From the wonderful information her foster mom sent us we’re pretty sure it’s going to be a struggle for her foster family to see Willow Mae leave them, but we’re also sure that her forever family is reading this right now.  Is that you?  If it is and you have an active family and also a lot of patience and love to give our little Willow Mae, please complete our online adoption application.  It’s the quickest and best way for us to learn of your interest.

  • Willow Mae is up to date with routine shots and is house trained.
  • Willow Mae is altered.

        Sponsor Willow Mae     Adopt Willow Mae

KHLOE (FOSTERED IN ILLNOIS) **AVAILABLE**

More about Khloe

PLACEMENT REQUIREMENTS:

Khloe is GREAT with children and other dogs but she is NOT good with cats due to her high prey drive.  She can jump a 4ft. chain link fence so alternative fencing/options are required:  6 ft. fences or Invisible Fence. She befriends any child or person she meets; very happy when meeting children.  Children at least 5 and over are recommended.

KHLOE’S STORY:

Khloe is approximately 6 ½ years old, LOVES to cuddle, and is as sweet as sweet can be.  She’s not a large GSP and she’s beautifully marked with liver on her predominantly white body.  Khloe is great with children; however, we think she’d truly love being an only “pet child” so she could get all the attention; the more, the better for this sweetheart.

While she is fine living with other dogs (3 other dogs in her foster home), she loves to be the center of attention because she adores people.  Khloe is initially shy and warms up over time. While in foster care, little Khloe has evolved into a playful little cuddler. Khloe has started to play with her GSP foster sister, and they make the cutest picture when they cuddle together during their down times. Khloe will befriend any child or adult she meets; though, we’ve noticed she actually seems to “glow” when she meets children.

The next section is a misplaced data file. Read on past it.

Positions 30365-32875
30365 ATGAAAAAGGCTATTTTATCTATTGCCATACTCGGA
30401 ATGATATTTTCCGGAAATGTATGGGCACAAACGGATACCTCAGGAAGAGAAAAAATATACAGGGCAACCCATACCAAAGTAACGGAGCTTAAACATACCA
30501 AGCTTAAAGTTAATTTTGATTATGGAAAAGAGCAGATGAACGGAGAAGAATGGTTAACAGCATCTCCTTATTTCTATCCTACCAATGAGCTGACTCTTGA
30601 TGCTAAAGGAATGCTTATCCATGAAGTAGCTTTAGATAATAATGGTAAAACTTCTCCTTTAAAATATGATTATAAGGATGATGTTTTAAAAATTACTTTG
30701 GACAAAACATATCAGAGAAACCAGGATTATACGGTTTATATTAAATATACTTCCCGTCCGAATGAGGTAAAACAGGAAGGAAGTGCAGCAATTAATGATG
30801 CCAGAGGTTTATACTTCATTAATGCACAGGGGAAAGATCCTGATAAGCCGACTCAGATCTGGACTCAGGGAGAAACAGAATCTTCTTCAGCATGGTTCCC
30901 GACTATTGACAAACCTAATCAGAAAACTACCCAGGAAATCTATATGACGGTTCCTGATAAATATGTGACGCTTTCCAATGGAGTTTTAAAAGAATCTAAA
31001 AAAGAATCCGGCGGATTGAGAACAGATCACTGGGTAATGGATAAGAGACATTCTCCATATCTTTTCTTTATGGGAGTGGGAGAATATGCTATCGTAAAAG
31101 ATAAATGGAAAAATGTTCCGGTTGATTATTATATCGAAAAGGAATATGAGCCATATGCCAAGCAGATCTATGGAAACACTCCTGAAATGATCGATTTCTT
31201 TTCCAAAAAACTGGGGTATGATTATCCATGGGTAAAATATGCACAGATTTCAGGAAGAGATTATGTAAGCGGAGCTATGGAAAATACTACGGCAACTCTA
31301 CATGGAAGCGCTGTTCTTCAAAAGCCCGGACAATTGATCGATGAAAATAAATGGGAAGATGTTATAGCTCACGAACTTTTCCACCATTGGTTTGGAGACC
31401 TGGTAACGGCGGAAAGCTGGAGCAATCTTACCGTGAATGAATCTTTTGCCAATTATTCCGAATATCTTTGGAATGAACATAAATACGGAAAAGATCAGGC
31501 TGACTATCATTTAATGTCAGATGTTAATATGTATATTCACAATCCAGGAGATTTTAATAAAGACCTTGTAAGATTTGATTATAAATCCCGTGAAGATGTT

As you can see from her pictures, she loves tennis balls and cuddling with children and/or adults.  It doesn’t take too much to entertain her, either, because she’s found a unique way to entertain herself if she can’t find a playmate.  She has a silly way of throwing the tennis ball for herself so she can run after it.  She simply spins around to toss her ball and then off she goes after it.  Obviously, she believes the saying, “where there’s a will there’s a way!” and she’s certainly found a way. smiley

While Khloe has the cutest face ever with a totally innocent look, don’t let that fool you.  We’ve discovered she has a bit of wanderlust in her blood.  She can jump a 4-ft. chain link fence so alternative methods of yard containment will be required to ensure she stays where she belongs…in her own yard.  A 6-ft fence or an Invisible Fence with appropriate training are some options that may work for her.

Khloe has the typical GSP prey drive and is very happy to while away her day sitting by a window and watching for intruders…you know what we mean… those little critters that may pose a threat to her people should they decide to mosey into her domain. smiley  She will also go on the hunt when she’s out and about in the yard or on leash walks.  In other words, in the typical GSP manner, small animals beware.  Khloe likes other outdoor activities, too.  She enjoys playing fetch with balls and she eagerly chases her squeaky toys.  Throw in some long walks and/or running and there’s not much she can’t adapt to as far as exercising goes.  Khloe recently showed us how much she enjoys the water.  Check out her swimming skills by watching this video.  She enjoys being active so having an active family will be a big plus for our little cuddler.